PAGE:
Issues for me in the past have been that some code is skipped, or the timing gets all messed up and nothing runs at the interval you want it to.

To fix this, I recommend that you try to keep everything on one thread; try finding a way to combine the functions being run in the setInterval in getNew with the functions being run in the setInterval in getInitial.

Again, this is only sometimes a problem on some browsers.


Now to talk about your HTML.

The tags inside the head tags should be indented. Some are, some aren't, and that is even worse than not having them indented at all.

You should try running your code through an HTML validator.

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7
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Random Issues

This seems bad:

function getValue() {
    var num = Math.random();

      if(num < 0.2) {
        this.card = '<i class="fa fa-anchor"></i>';
      }
      if(0.2 > num < 0.4 ) {
        this.card = '<i class="fa fa-heart"></i>';
      }
      if(0.4 > num < 0.6){
        this.card = '<i class="fa fa-lemon-o"></i>';
      }
      if(0.6 > num < 1){
        this.card = '<i class="fa fa-car"></i>';
      }
}

When called repeatedly by this and similar:

value1 = new getValue();

I'm no Javascript expert, but I think you could improve performance by generating a large number of random slot machine sequences when the program starts, rather than calling Math.random() repeatedly as the program is running. Maybe the performance gain is not that important, but I think it is worth mentioning. Also, when you start thinking about generating a large number of sequences, you could think about ways to manipulate the results, potentially for gameplay reasons (such as a power-up increases the odds of a certain value).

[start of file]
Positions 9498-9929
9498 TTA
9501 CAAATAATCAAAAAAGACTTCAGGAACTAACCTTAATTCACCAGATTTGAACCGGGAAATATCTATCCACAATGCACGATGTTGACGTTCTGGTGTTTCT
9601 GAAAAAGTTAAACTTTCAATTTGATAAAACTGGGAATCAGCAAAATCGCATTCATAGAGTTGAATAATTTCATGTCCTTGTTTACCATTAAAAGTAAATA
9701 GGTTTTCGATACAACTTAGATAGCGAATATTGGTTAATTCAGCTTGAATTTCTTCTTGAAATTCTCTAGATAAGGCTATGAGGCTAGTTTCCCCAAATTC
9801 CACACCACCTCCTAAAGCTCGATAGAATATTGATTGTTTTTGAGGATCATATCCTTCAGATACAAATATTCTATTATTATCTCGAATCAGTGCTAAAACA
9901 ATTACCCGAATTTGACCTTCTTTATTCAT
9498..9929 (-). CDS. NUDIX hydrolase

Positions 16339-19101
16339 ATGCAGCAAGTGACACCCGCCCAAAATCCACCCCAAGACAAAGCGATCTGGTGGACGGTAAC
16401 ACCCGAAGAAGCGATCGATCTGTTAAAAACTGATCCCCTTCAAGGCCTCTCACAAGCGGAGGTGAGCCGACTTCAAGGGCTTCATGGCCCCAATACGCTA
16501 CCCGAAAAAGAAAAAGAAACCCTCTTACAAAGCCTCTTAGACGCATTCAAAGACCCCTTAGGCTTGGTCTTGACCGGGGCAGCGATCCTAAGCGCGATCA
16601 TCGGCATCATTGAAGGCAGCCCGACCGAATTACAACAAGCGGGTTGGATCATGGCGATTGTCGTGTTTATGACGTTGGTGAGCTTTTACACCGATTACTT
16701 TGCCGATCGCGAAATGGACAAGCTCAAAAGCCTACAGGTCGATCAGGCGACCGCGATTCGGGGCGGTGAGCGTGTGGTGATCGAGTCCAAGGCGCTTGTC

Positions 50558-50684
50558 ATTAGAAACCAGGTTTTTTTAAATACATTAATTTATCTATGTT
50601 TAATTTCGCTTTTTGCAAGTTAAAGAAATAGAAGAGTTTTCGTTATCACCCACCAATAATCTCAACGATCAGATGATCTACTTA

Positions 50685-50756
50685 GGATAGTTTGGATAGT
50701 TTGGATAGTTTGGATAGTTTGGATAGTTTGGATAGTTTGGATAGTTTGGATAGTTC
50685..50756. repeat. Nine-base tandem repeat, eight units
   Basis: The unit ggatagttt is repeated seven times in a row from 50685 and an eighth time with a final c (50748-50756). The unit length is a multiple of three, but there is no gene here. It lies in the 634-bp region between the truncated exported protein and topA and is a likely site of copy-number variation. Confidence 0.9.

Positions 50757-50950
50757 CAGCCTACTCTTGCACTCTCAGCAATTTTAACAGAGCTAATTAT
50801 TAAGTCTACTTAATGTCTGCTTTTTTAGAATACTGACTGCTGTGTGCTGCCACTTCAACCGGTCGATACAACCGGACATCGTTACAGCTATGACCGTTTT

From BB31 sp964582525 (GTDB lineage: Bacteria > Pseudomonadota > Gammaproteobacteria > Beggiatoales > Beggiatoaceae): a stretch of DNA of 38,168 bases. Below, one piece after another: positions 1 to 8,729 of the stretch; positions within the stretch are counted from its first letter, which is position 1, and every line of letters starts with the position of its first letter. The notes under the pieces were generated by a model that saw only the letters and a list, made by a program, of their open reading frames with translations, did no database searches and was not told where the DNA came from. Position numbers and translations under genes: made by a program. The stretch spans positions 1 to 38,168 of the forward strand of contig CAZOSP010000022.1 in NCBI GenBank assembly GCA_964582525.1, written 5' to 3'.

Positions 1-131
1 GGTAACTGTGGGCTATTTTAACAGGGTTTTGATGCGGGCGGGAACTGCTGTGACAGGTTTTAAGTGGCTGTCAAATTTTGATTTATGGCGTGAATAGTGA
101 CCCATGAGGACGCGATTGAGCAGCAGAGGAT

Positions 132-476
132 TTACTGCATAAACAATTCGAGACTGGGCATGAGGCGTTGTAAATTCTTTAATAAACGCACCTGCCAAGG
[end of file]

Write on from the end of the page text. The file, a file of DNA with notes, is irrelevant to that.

This may not apply so much to Javascript, but definitely in other languages calling the equivalent of Random() can be costly.

I looked up Math.random() and it appears that there may be better options for better random generation. See this Stack Overflow answer about Javascript randomness.

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  • \$\begingroup\$ Why are you reviewing a mix of my answer's code, and OP's code? \$\endgroup\$ – Flambino May 28 '15 at 1:33
  • \$\begingroup\$ Also, there's no Random object in JavaScript, just the Math.random() function, which is also what's used in the SO answer you linked to. \$\endgroup\$ – Flambino May 28 '15 at 1:37
  • \$\begingroup\$ Sorry, fixed the mistake with reviewing your code! \$\endgroup\$ – bazola May 28 '15 at 1:38
  • \$\begingroup\$ Roger that. I'd go over the review again if I were you, though. As far as I can tell, OP's code is not "good and clean and easy to understand". Don't mean to sound like a self-important ass, but I think you might have been looking more at my code for that as well. Also, I'm curious: What's "the new Javascript array syntax" you're referring to? \$\endgroup\$ – Flambino May 28 '15 at 1:41
  • \$\begingroup\$ You are partially correct. Thanks for pointing it out, its worthwhile to try to improve the answers on the site. \$\endgroup\$ – bazola May 28 '15 at 1:49